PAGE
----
The hunt for the world’s most elusive shipwrecks
But scores more sunken vessels remain on the ocean floor, awaiting rediscovery.
Here are some of the world’s most infamously elusive shipwrecks, plus a few you can see for yourself (some without even getting wet).
Santa Maria, Haiti
That’s one theory, anyway. However the Italian explorer’s ship met its fate, excitement bubbled over in May 2014, when archaeologist Barry Clifford claimed he’d chanced upon its long-lost wreck.
The Santa Maria is still down there, somewhere.
Flor de la Mar, Sumatra
A replica of the Flor de la Mar stands in front of the Maritime Museum in Malacca, Malaysia.
Perhaps it was only a matter of time before the Flor de la Mar went down, which it did in a heavy storm off Sumatra, Indonesia in 1511.
Most of the crew perished, and its booty — said to include the entire personal fortune of a Portuguese governor, worth a cool $2.6 billion in today’s money — was lost.
SS Waratah, Durban (South Africa)
It may not have its own theme song sung by Celine Dion, but the SS Waratah is known as “Australia’s Titanic” — and for good reason.
A passenger cargo ship built to travel between Europe and Australia with a stopover in Africa, the Waratah disappeared shortly after steaming off from the city of Durban in present-day South Africa in 1909 — just three years before the Titanic tragedy. As for the cause, theories abound.
The entire liner, complete with eight staterooms, music lounge and all 211 passengers and crew, was never found. Ninety years after the Waratah went down, the National Underwater and Marine Agency thought they’d finally found it, but it was a false alarm.
Said the late thriller writer Clive Cussler, who spent much of his life searching for the wreck, “I guess she is going to continue to be elusive a while longer.”
USS Indianapolis, Philippine Sea
Rotten Tomatoes’ “Tomatometer” might rack up a rancid 17% for the 2016 Nicolas Cage movie, “USS Indianapolis: Men of Courage,” but in real life, the ship played a game-ending role in World War II.
The drop-off of the deadly cargo went without a hitch, but on its return journey, the Indianapolis was hit by a Japanese sub, with many crew members perishing from shark attacks and salt poisoning.
Slave ships, North Atlantic Ocean
A man takes a picture of a pulley block, one of several recovered artefacts brought up from sunken São José.
Rodger Bosch/AFP/Getty Images
Not just one shipwreck, but an entire ghastly genre of them.
It’s estimated some 1,000 ships now on the bottom of the ocean were complicit in the wicked “triangular trade” across the Atlantic that saw some 12-13 million Africans forced into slavery.
Others, like the Clotilda, were purposefully scuttled by their owners, to cover up evidence of slave trading, long after the 1807 Act Prohibiting Importation of Slaves.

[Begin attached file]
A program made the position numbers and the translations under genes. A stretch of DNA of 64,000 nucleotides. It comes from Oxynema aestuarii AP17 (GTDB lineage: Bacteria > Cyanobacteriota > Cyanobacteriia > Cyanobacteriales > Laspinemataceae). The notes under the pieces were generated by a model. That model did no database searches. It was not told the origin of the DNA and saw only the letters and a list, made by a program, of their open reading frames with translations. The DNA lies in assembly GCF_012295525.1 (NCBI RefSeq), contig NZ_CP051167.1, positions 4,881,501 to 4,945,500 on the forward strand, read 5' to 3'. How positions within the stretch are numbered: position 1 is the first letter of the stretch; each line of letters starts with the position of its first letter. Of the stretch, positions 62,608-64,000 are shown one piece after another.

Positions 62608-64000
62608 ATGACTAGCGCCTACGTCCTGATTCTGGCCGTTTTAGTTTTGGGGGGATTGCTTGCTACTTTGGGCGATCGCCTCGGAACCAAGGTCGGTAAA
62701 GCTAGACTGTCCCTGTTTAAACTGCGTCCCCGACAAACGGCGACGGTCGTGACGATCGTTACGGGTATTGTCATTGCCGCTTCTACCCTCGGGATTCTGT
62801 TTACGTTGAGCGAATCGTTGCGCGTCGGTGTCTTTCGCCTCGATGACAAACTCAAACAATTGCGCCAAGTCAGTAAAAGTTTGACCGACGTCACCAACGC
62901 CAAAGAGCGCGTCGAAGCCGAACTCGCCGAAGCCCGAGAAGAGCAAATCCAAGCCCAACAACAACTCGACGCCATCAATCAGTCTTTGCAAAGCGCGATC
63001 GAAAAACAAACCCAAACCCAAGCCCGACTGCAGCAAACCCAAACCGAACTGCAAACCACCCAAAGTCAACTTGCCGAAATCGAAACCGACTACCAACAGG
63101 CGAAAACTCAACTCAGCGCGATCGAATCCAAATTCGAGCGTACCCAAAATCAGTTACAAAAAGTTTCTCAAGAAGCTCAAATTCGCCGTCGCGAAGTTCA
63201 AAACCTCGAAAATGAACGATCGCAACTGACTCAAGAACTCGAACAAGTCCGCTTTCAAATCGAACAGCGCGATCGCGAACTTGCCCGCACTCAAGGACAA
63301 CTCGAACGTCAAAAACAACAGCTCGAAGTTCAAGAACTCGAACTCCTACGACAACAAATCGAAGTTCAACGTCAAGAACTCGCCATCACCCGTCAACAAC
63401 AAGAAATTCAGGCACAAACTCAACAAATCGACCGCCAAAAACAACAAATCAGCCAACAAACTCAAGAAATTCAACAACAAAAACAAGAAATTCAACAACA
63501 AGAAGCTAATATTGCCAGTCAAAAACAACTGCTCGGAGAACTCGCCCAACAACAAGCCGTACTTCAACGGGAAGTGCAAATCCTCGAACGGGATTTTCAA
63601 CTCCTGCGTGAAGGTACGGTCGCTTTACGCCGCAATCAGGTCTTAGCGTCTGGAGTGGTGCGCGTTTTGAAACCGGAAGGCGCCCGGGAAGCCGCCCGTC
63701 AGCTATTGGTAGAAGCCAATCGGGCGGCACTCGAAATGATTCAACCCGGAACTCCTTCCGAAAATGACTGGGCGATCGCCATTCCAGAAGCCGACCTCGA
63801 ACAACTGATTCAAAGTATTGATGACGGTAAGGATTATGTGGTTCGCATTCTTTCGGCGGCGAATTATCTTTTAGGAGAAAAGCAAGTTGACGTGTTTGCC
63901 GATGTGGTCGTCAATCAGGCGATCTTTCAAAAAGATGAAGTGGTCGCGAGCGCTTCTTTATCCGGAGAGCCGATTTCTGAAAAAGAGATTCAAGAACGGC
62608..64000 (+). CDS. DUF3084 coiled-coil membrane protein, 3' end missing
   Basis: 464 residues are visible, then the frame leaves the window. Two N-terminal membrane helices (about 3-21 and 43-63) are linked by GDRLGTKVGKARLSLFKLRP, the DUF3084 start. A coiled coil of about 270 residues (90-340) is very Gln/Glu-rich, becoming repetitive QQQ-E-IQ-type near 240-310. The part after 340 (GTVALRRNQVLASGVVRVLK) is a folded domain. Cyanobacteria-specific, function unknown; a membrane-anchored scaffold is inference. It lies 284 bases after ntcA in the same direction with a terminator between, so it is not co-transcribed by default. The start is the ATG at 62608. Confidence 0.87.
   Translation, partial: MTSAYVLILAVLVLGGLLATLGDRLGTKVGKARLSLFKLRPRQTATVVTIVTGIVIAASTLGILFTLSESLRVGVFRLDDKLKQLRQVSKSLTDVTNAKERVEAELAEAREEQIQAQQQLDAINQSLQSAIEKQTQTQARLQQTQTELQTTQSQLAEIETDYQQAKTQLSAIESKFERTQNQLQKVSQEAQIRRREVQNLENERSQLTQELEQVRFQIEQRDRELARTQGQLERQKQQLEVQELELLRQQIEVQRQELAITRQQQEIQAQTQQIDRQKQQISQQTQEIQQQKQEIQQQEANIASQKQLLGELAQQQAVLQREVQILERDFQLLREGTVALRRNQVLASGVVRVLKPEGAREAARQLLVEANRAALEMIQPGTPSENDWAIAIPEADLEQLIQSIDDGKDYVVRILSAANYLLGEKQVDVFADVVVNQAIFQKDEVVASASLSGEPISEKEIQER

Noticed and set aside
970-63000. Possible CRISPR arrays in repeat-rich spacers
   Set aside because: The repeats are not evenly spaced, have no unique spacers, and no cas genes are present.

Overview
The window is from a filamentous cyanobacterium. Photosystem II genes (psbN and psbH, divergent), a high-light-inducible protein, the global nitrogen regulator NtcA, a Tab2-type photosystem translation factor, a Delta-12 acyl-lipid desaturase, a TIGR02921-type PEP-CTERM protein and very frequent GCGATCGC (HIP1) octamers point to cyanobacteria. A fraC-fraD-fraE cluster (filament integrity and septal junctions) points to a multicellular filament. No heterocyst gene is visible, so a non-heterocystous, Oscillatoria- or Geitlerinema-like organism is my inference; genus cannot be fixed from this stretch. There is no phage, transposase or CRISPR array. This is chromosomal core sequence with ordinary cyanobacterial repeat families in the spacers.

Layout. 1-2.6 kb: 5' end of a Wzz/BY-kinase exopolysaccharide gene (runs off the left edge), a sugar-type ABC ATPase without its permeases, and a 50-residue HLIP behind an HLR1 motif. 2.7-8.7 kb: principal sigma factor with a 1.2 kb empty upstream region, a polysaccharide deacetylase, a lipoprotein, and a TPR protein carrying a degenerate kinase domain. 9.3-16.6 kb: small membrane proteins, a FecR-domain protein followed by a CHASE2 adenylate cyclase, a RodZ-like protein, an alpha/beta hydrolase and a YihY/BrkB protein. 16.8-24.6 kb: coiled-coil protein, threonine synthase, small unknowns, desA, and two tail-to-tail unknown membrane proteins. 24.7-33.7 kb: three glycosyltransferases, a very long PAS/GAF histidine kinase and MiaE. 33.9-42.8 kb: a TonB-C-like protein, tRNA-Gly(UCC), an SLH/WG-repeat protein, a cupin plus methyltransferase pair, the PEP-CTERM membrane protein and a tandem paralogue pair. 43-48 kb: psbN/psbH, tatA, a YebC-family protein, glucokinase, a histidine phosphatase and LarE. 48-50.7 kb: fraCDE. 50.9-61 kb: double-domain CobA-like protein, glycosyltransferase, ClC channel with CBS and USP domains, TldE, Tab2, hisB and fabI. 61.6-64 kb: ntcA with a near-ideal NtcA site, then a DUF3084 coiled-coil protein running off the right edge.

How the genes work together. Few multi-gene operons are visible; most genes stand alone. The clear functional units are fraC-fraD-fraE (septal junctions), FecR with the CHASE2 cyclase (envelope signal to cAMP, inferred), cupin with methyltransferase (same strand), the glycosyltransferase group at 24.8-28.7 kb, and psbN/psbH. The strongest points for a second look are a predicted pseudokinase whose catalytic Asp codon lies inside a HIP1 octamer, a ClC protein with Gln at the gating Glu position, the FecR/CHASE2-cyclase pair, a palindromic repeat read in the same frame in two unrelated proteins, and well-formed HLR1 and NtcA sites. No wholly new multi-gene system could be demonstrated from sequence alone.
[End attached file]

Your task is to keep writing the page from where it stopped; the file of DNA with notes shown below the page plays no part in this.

It’s impossible to retrieve such objects without also dredging up stories of human suffering, although DWP’s goal is to document slavery’s nefarious legacy, using it to educate and enlighten.
Still, such ships are notoriously elusive, and many may never see the light of day again.
Shipwrecks you can visit
Mehmed Çakir was diving for sponges off the coast of Yalıkavak, Turkey in 1982, when he happened upon the remains of a trading ship that had sunk here some 3,000 years previous.
The Vasa, Stockholm
Eerily intact, the 17th century warship Vasa looks more like a prop from the “Pirates of the Caribbean” franchise, than a ship that first (and last) set sail in 1628.
The Swedish behemoth made it about 1,300 meters out of port before it went down, and was only pulled from its silty grave some 333 years later.
Since a dedicated museum opened in Stockholm in 1990, the Vasa has become one of the world’s least elusive shipwrecks, ogled so far by some 25 million visitors.
MV Captayannis, River Clyde
Spied from the banks of the River Clyde at Greenock in Scotland, you might mistake the wreck of the MV Captayannis for a recently demised whale.
The black hull of this Greek sugar-carrying boat, rolled onto its side, is a favorite perch for feathered residents of a nearby bird sanctuary — and has been, since the ship went down in a squall in January 1974.
It’s said no one took responsibility for the so-called “sugar boat,” hence why it’s still wedged into a sandbank — a gauche reminder of the sea’s capriciousness.
Chuuk Lagoon, Micronesia
If scuba diving is what floats your boat, chances are you’ve heard of Chuuk Lagoon.
On this sprinkling of islands 1,000 miles northeast of Papua New Guinea, the Japanese set up their most formidable World War II naval base — that is, until Operation Hailstone was launched in 1944, with Allied forces sending some 60 Japanese ships and aircraft to a watery grave.
MS World Discoverer, Solomon Islands
“Open 24 hours” declares Google Maps optimistically about the shipwreck of the MS World Discoverer.
Since the cruise ship MS World Discoverer struck something hard, and half-sank off the shores of Roderick Bay in the Solomon Islands in 2000, it’s become a tourist attraction for passing ships (all passengers, it should be pointed out, were helped to safety).
Gently rusting away, at a 46-degree list, the ship looks like it turned on its side, and went to sleep. If nothing else, it’ll have you counting the lifeboats on your own vessel as you sail by.